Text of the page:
There are so many babyboomer women who are running their own businesses these days, so I thought it was high time for us to talk about the challenges we come up against and how we deal with them. They are certainly different than what men deal with (and many times they, the men, have a rougher time than we do), but I believe it's different than younger women starting businesses too.
I kind of "fell into" my business over 12 years ago. You can hear my story here. I didn't know diddly about running a business (and I'm not sure I know NOW by the way that my taxes look!) back then, it all "just happened". What I'm saying is, it wasn't a concious effort to start a business. I was blessed with this crazy idea for a cartoon character who suffers with every single symptom of menopause and I had at least a tiny bit of hope that maybe I could make something out of it.
10 years is a long learning curve, don't you think? People keep telling me I should be proud of what I've done, but I keep thinking I should be MUCH further along in the game. I look at other women who have started businesses at the same age and within the same niche, with the same target market and they're going gang busters! Look at the Red Hat Society or Menopause the Musical! They're HUGE and able to capitalize on their talents and on this time in their lives. I can't help but wonder what I've done wrong to not reach the same level of success.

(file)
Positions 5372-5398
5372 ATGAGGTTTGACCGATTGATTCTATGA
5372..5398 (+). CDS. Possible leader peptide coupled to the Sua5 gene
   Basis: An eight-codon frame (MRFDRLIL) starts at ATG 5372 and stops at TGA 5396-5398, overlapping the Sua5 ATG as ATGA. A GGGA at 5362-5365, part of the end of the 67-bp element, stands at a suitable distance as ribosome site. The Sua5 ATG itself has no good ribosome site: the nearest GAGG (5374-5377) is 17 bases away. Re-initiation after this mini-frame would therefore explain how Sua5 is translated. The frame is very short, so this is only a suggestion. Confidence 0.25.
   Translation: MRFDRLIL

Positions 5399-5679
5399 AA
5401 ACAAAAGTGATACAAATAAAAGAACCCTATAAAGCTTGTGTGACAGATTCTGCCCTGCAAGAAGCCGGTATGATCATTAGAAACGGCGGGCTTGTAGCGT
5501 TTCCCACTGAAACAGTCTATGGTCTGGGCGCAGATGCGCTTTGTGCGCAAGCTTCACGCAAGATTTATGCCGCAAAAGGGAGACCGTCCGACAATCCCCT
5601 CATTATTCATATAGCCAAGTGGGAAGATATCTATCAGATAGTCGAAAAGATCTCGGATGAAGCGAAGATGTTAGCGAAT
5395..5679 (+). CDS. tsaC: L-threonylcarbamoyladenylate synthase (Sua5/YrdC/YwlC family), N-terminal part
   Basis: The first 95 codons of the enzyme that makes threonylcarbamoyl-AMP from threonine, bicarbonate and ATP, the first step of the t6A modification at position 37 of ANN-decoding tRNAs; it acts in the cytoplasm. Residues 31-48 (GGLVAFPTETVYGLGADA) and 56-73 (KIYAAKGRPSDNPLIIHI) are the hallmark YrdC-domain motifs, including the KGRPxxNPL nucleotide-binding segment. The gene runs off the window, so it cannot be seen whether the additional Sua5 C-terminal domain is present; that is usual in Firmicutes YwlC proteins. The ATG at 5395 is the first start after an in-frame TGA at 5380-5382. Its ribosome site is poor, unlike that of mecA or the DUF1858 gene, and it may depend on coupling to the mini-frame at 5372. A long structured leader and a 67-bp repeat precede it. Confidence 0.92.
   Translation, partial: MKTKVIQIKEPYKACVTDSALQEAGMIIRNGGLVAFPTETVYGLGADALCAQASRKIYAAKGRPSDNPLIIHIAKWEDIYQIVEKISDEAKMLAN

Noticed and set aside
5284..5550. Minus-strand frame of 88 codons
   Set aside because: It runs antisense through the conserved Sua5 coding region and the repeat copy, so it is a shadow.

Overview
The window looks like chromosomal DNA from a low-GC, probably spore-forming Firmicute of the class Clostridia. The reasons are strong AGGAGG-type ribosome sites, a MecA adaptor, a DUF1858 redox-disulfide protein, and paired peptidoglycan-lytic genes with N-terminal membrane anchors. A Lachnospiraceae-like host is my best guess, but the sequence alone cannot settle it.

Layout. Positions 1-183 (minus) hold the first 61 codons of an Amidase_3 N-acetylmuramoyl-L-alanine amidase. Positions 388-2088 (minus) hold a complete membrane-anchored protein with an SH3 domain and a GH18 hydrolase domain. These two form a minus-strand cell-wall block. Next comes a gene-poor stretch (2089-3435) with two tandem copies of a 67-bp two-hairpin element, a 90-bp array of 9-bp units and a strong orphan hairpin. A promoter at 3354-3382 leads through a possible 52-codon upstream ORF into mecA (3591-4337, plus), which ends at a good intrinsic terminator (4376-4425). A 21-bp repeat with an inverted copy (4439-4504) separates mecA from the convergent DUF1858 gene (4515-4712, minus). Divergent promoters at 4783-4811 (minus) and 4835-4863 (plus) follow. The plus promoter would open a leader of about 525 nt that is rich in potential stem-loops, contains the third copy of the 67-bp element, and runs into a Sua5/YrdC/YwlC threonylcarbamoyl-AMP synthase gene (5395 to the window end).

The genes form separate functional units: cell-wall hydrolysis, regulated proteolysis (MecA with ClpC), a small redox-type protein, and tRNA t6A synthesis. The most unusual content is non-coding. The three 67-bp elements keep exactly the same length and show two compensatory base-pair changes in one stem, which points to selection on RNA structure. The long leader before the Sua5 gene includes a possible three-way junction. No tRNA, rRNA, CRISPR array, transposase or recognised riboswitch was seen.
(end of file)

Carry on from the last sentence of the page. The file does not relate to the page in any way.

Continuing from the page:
We've all had our handicaps, like doing all that we do at a time when our bodies seem to be working against us! Just like millions of other women, we have to figure out what is best for us individually so we can cope with the stresses and complications of running a business. I feel part of the reason we are able to do it is knowing we can do anything....that's one of the benefits of being middle-aged, we gain a lot more confidence in our abilities, plus we know what we want.
One of the unexpected issues that came up after I had been in business with Minnie Pauz Enterprises for about 2 years was the competitive nature of many of these other women. At times when I thought we could help each other by partnering on projects, I saw a lot of pulling back and mistrust between business owners. It even got to the point where I quit offering to give free publicity and advertising because the other party wasn't living up to their side of the bargain. There's a lot of talk about what women can accomplish together, but in business the "sisterhood" doesn't really hold much water.
If you have a business related to women, menopause, babyboomers, let us know how you're doing it in the midst of the hot flashes, insomnia and depression. Are you going it alone or do you have a partner? Do you prefer how you're doing it? How's business? :)